EG: I first met Karen in Lake Louise; she was there randomly with her family. She happened to be standing next to my mother, who mentioned that her son was racing, so we met briefly. I later hurt my back so was rehabbing in Calgary and she came to visit. She’s really been amazing and a great partner. It has not been easy for her, especially when I was away so much.

SC: You have four young daughters now, what are their names in the right order?

EG: Logann, Leni, Marlo and Maude. So Ls and Ms. But I still mix up their names all the time, especially when I’m mad and trying to yell. It’s so frustrating (laughs). The eldest is already in the ski racing club.

SC: Even the younger ones seem gifted in dance classes, too. If Dancing with the Stars came calling, would you say yes (for dad street cred)?

EG: Only if I didn’t have to move too much.

SC: Can you share a tip from your sports psychology training on how to be more relaxed and less stressed in competition?

EG: One tip that I can give is that it’s important to stay present and breathe. It’s easy to imagine yourself standing on the podium, but it’s important for young athletes to learn to manage expectations and pressure. Sports psychology is the next big realm. Skiing has focused on physical fitness, but the mental aspect is something we have to explore and learn from. I try to wake up with a positive attitude.

SC: When you suffer a season-ending injury, though, it must be hard to stay positive for six months and come back stronger. You guys all seem so close on the team. Do you become like a band of brothers?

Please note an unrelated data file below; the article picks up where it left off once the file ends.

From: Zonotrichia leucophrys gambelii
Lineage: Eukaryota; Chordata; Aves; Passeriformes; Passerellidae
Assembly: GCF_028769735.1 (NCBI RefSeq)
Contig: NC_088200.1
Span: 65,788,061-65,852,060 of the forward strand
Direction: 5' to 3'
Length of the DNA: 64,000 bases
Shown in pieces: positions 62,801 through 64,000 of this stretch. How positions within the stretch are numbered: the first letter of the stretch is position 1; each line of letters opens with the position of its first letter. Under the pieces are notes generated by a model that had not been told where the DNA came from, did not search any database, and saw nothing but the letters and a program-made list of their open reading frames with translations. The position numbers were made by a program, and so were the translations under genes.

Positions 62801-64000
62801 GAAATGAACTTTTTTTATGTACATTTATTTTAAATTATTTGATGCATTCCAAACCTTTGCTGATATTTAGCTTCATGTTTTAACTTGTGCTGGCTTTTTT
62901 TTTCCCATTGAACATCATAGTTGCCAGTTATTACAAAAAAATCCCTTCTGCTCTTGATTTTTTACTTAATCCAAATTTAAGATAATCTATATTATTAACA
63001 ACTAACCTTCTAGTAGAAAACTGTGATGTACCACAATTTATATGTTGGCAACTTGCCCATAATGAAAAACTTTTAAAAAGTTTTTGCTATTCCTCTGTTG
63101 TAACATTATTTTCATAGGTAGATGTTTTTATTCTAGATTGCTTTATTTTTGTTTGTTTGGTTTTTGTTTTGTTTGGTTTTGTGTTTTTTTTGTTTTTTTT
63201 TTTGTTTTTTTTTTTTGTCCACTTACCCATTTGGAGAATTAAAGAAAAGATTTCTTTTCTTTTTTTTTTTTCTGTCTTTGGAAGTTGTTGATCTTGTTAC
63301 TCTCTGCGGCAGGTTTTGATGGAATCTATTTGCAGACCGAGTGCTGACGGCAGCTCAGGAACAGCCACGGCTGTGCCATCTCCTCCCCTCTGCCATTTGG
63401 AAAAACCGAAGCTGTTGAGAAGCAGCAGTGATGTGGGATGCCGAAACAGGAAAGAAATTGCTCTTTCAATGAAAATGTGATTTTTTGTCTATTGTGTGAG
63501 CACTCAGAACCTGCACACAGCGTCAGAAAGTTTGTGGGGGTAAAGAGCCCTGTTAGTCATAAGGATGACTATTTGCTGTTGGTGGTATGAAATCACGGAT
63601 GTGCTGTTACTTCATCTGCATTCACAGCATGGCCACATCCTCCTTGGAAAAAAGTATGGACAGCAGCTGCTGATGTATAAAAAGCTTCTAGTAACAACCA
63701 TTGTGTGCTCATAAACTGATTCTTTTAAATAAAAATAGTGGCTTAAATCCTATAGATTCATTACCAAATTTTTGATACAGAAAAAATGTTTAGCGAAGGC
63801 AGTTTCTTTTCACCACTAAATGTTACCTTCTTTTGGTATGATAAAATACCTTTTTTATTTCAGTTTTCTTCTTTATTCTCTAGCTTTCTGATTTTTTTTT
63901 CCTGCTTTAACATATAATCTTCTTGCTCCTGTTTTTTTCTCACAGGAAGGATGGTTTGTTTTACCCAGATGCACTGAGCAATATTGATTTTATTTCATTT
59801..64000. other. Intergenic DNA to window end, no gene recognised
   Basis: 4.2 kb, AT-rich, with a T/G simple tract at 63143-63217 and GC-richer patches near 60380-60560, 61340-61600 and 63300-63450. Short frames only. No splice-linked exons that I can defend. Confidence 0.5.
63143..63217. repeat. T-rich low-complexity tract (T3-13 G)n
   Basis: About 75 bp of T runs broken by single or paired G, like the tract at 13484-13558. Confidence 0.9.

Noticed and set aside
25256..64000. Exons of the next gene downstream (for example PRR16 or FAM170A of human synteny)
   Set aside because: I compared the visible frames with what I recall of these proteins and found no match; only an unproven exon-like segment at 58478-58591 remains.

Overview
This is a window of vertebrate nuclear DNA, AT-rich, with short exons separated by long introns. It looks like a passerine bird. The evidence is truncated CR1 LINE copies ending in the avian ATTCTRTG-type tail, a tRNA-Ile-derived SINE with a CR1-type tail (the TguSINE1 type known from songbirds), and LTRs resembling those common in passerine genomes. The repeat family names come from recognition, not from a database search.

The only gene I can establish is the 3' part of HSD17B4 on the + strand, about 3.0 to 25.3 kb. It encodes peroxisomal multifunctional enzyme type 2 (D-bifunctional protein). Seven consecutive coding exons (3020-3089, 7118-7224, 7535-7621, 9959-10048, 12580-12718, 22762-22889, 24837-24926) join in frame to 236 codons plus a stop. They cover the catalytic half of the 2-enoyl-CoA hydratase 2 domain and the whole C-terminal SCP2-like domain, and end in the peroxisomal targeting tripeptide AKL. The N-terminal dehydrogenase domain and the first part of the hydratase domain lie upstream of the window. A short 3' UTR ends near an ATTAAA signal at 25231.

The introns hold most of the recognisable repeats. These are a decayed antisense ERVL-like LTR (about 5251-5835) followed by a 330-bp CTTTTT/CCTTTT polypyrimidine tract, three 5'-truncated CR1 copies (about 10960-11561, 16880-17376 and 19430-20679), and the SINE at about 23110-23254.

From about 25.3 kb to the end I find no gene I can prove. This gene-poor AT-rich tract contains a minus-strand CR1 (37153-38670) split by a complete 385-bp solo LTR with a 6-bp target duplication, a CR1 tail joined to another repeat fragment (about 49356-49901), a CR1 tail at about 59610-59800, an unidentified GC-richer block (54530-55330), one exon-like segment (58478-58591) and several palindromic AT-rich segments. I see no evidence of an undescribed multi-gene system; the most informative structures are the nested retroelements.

EG: We all go through many highs and lows and spend so much time on the road together that you feel like family. When I watched Manny get hurt [at Lake Louise in November] I imagined myself in his position and, honestly, I didn’t think I’d have the mental energy to rehab again and do what it takes to come back. That’s when I knew.

SC: Marco Büchel (ex-ski racer now TV commentator in Europe) also gave you some advice.

EG: Yes, during inspection in Val Gardena, I asked him how he knew when it was time to retire. He said he felt it from one day to the next; he knew before a race that it was over because he wasn’t into it anymore. I felt the same way the moment Manny crashed.

SC: Would you agree that downhill ski racing is an extreme sport?

EG: Yes, definitely. There is no other sport like it. When you think of hockey or motocross racing, for example, you’ll see knee injuries but athletes are back in four to six weeks. Nothing like the crashes we see at high speed in ski racing that can end your season or career.

SC: Probably a loaded question, but how can we improve ski racing safety?